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Anita Ramasastry

The Failure of Facebook's Voter Experiment: What It May Mean


Thursday, May 7, 2009

In February 2009, Facebook found itself mired in controversy after it changed its Terms of Service (ToS) in such as way as to claim some ownership of user content, even after members had deleted their profile pages. Users complained, in particular, that Facebook had changed its ToS unilaterally and had merely posted a notice on one of its company blogs – without notifying users individually.

In the wake of the outcry, Facebook reverted to its original ToS and then drafted new guiding principles and a statement of rights and responsibilities – revised Terms of Service that were meant to be more protective of member privacy. Once Facebook had posted its draft documents, it promised to hold a vote among its active users – to determine if the new ToS would be adopted. (I covered the Facebook controversy and Facebook's proposed solution in greater detail in an earlier column.)

At the end of April, Facebook did hold a week-long vote. Based on that vote, 75 percent of users voting were in favor of the new terms. In light of this vote, Facebook has agreed to implement the new principles and statement. But there's a catch: Facebook had initially stated that it would only implement the new ToS if 30% of its active users approved them. This would have required 60 million or more of Facebook's reported 200 million users to vote, and to vote yes. But as it turns out, only a fraction of that number voted at all – a mere 600,000, less than one percent of Facebook's membership!

In this column, I will explore the vote and its outcome, and explain why Facebook needs to lower the threshold if it wants to subject new changes to user votes.

The Facebook Vote: Not Really a Failure in Online Democracy

The Facebook vote is significant less for its failure, than for what it says about online democracy. Faceboook's members are a dispersed, disparate group of people spanning continents and time zones. As I noted in my prior column regarding the vote, it seemed highly unlikely from the start that the site would attract 30 percent voter turnout. Many website users do not read ToS agreements in the first place; that suggests that they may be even less likely to take the further step of voting on amendments to the agreements.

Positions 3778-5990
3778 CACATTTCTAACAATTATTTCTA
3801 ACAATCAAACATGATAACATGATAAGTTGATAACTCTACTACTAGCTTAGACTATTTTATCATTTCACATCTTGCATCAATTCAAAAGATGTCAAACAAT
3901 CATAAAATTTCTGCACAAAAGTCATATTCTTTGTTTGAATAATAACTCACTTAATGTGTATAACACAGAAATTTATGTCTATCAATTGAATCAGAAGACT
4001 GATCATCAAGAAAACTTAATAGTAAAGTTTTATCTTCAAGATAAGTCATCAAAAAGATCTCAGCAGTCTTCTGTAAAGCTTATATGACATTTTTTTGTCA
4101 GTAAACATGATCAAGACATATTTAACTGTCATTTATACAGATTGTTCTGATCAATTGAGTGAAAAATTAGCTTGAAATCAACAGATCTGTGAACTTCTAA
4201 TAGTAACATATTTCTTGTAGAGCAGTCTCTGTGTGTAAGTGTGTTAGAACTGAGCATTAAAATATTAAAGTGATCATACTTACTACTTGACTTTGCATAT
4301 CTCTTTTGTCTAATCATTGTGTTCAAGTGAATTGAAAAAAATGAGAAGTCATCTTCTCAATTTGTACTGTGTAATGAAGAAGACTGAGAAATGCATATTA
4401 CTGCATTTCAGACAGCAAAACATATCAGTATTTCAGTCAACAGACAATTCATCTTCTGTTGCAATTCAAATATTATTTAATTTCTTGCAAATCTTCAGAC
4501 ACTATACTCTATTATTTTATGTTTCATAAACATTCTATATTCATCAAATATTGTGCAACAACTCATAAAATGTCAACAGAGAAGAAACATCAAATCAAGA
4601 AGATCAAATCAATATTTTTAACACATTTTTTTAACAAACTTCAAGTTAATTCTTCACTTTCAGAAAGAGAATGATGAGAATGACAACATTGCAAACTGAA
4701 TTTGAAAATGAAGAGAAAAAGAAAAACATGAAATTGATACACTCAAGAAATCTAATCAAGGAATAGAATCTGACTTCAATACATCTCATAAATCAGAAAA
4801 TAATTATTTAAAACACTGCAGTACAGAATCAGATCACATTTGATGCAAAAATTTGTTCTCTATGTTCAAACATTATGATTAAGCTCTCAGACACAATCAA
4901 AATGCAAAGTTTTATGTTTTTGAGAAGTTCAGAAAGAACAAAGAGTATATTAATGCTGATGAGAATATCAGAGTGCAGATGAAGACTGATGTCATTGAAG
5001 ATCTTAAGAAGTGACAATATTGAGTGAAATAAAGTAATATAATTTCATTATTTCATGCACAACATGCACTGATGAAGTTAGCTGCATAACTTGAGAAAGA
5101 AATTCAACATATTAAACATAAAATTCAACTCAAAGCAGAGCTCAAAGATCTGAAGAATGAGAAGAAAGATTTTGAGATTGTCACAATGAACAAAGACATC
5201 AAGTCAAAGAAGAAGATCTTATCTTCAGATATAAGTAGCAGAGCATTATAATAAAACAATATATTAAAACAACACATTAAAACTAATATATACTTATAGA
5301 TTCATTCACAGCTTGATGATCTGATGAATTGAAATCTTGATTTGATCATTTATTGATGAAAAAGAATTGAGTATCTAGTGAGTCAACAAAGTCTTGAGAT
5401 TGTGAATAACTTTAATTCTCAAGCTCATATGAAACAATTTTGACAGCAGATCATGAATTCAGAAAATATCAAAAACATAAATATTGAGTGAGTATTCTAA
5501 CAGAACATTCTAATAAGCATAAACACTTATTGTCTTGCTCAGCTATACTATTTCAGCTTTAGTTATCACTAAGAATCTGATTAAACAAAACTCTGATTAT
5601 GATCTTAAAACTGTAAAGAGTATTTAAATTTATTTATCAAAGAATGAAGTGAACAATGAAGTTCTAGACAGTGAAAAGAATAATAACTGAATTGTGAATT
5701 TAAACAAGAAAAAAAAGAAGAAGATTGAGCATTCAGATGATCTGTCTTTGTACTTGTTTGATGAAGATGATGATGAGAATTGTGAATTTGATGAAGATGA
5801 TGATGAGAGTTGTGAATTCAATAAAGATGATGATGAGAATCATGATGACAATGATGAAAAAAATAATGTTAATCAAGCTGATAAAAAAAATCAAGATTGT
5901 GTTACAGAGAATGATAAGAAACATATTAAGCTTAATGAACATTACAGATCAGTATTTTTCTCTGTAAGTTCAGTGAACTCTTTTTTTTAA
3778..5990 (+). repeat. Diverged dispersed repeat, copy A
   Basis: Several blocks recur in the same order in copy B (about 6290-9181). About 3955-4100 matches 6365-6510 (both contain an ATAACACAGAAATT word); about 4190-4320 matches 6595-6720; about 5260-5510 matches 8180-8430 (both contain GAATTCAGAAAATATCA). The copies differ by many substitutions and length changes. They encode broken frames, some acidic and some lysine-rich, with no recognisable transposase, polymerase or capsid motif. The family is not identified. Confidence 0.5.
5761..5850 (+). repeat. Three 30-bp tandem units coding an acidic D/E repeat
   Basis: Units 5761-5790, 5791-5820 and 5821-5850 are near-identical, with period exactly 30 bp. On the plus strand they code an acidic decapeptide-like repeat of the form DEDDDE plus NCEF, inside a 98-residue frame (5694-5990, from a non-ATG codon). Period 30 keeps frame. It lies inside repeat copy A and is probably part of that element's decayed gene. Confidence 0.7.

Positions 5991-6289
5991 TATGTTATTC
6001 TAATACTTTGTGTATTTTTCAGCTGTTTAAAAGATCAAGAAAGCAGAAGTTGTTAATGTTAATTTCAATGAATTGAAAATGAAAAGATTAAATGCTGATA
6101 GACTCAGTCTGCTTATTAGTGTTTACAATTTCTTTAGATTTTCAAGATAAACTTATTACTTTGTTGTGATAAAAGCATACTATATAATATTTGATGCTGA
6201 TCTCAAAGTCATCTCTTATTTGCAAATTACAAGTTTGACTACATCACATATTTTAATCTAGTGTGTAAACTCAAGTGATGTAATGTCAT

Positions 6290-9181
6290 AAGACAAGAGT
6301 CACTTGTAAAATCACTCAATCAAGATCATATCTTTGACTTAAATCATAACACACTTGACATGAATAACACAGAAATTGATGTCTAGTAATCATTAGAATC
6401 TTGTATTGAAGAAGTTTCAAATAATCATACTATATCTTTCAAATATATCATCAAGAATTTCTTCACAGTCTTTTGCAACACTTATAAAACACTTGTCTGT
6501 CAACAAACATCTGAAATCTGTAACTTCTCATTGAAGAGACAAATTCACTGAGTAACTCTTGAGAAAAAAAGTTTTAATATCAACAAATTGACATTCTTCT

But why was the turnout so low – not just under 30 percent, but under one percent? As critics note, the vote just may have been poorly publicized. It was not the case, for example, that every user received formal notice that the voting had opened. In the future, Facebook might consider making sure that each user receives notice at least once -- if not several times – of a vote. Moreover, giving notice through Facebook alone may not be sufficient. While many users visit their own pages daily, others may often be traveling or inactive for a full week (the voting period). Facebook may thus want to follow the model by which shareholders of large public companies receive notice of annual meetings via email, and are often able to cast their votes by following a link in an email. Facebook needs to advertise early and often, and to make voting as easy as possible if it truly wants to take the pulse of as wide a user base as possible.

Facebook has noted that it will consider lowering the 30% threshold for future votes – and this may be a well-advised move. The current 60-million-user benchmark is an unrealistic threshold – and with the network growing, the number of users representing the 30% benchmark will only increase.

Despite the small voter turnout, Facebook has noted that it will still abide by the outcome of the vote, since about 75 percent of the users who voted agreed with the new Terms of Service Facebook proposed. But the small turnout still leaves lingering questions: Legally, can only 600,000 users bind other users to the new ToS? And beyond legality, is this sufficiently democratic to satisfy users of the site?

In light of these questions, Facebook could simply respond that users who do not like the ToS or who feel they are being railroaded into something they did not approve can always leave Facebook. It is unlikely, however, that we will see mass defections.

Possibly Facebook could also try to use the fact that users had a chance to vote on the ToS, and ignored it, as a rationale for refusing to hold votes on amendments to the ToS in the future. But that would be a mistake: Instead, Facebook needs to admit that users may need better forms of notice – especially when issues as sensitive as, for example, privacy protections are involved.

Anita Ramasastry, a FindLaw columnist, is the D. Wayne and Anne Gittinger Professor of Law at the University of Washington School of Law in Seattle and a Director of the Shidler Center for Law, Commerce & Technology. She has previously written on business law, cyberlaw, computer data security issues, and other legal issues for this site, which contains an archive of her columns.

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